Redis is an in-memory data store. It’s predominantly a key/value store, so it does not have features in many relational databases. It can be used as a simple database, a cache, or as a pub/sub system. Since it’s all in-memory, it is very fast, but it also requires alot of memory.
Amazon Web Services, Microsoft Azure, and Google Cloud Platform all provide their own managed Redis services. The available versions and features vary from provider to provider. Let’s take a closer look.
First off, I want to prefix this comparison by saying that in the case of all three providers, you can host Redis on your own instances/VMs. This comparison only includes managed services, and does not include such host-your-own implementations.
Amazon Web Service’s offering is part of their ElastiCache service along with memcached.
Microsoft Azure’s Redis service is called Azure Cache for Redis.
Google Cloud Platform’s Redis service is called Cloud Memorystore.
Comparing the hourly cost in “US East” regions, AWS comes away with the least expensive way to run a Redis server.
|Cheapest Hourly Cost||$0.017||$0.022||$0.049|
|Machine Type||cache.t3.micro||Basic C0||Basic M1|
At the time of this writing, the latest version of Redis is 5.0.7.
AWS allows you to run Redis 5.0 servers, whereas Azure and Google Cloud Platform only allow Redis 4.0 servers.
|Versions Available||2.6.13 - 5.0.6||4.01||3.2 - 4.0|
1Azure does not allow you to choose the Redis version to deploy. Azure Cache for Redis will always use the “generally available” version for new servers, and automatically upgrade existing servers.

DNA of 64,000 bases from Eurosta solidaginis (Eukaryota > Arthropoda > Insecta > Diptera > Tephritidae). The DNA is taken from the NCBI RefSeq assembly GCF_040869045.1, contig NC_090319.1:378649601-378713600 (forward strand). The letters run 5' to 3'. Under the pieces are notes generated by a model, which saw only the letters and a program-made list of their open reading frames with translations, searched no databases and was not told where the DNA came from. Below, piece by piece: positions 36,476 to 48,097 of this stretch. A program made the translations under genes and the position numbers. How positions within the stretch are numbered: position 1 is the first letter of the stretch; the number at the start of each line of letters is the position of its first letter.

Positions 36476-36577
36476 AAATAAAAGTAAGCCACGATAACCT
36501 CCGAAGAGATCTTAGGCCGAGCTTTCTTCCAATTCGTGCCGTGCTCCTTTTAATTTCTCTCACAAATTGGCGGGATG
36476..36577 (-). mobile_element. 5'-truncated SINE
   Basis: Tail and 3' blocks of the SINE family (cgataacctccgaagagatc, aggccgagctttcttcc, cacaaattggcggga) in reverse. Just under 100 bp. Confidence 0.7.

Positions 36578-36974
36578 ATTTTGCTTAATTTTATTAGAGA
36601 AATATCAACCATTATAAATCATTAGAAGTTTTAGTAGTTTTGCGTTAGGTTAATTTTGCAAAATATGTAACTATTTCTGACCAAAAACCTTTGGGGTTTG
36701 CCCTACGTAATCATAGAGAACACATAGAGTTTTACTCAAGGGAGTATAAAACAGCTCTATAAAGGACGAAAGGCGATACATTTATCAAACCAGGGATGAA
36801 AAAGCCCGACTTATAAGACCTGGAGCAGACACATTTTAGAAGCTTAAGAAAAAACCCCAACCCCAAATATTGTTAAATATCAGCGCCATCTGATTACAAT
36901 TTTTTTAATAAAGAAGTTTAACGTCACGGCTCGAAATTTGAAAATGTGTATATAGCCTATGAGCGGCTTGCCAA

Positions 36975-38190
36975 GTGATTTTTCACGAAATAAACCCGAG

Production systems require Redis servers to be highly-available. All three providers support replicated servers. So if one server fails, there’s one waiting on standby.
But Redis cluster, which is a different method of HA, is only supported on AWS and Azure.
|Redis Cluster Supported||Yes||Yes||No|
All three cloud providers allow you to import and export your Redis RDB data to the respective object storage services.
Only ElastiCache supports native backups on all servers.
|Native Backups||ElastiCache snapshots||Data Persistence (Enterprise tier only)||No|
|Import/Export||Export snapshot (RDB) to S3 bucket||RDB snapshot to page blob||RDB snapshot to Cloud Storage bucket|
Each cloud provider has it’s own infrastructure-as-code service and Redis is supported by all three. In addition, third-party IaC services, such as TerraForm, support Redis.
|Native Infrastructure-as-code support||Supported in AWS CloudFormation||Supported in Azure Resource Manager||Supported by Google Cloud Deployment Manager|
Redis itself does not have user-based security. It trusts that if a network connection can be established, then the client can be trusted. For this reason, Redis servers should not be open to the internet.
All three cloud providers use private network security to protect the data in your Redis server. By placing your Redis server in a private network, only other servers in the same network can access your Redis data.
Also, all three cloud providers provide security of the server itself via each’s IAM implementation.
|Data protection||Private VPC||Private network||Private network|
For Skeddly, I’m using an
m4.large Redis cluster with two nodes on Amazon ElastiCache. The monthly cost is about $232.
Amazon ElastiCache appears to provide the least expensive managed Redis servers.
If you want to control the version of Redis being used, don’t use Microsoft’s Azure Cache for Redis.
If you require Redis cluster, don’t use Google Memorystore.
Aside from that, the implementations themselves are Redis (or atleast Redis-compatible).
Most likely, the choice depends on where your existing infrastructure is. But if you’re just starting out, or are already using multiple cloud providers, then you can use this information to help choose.
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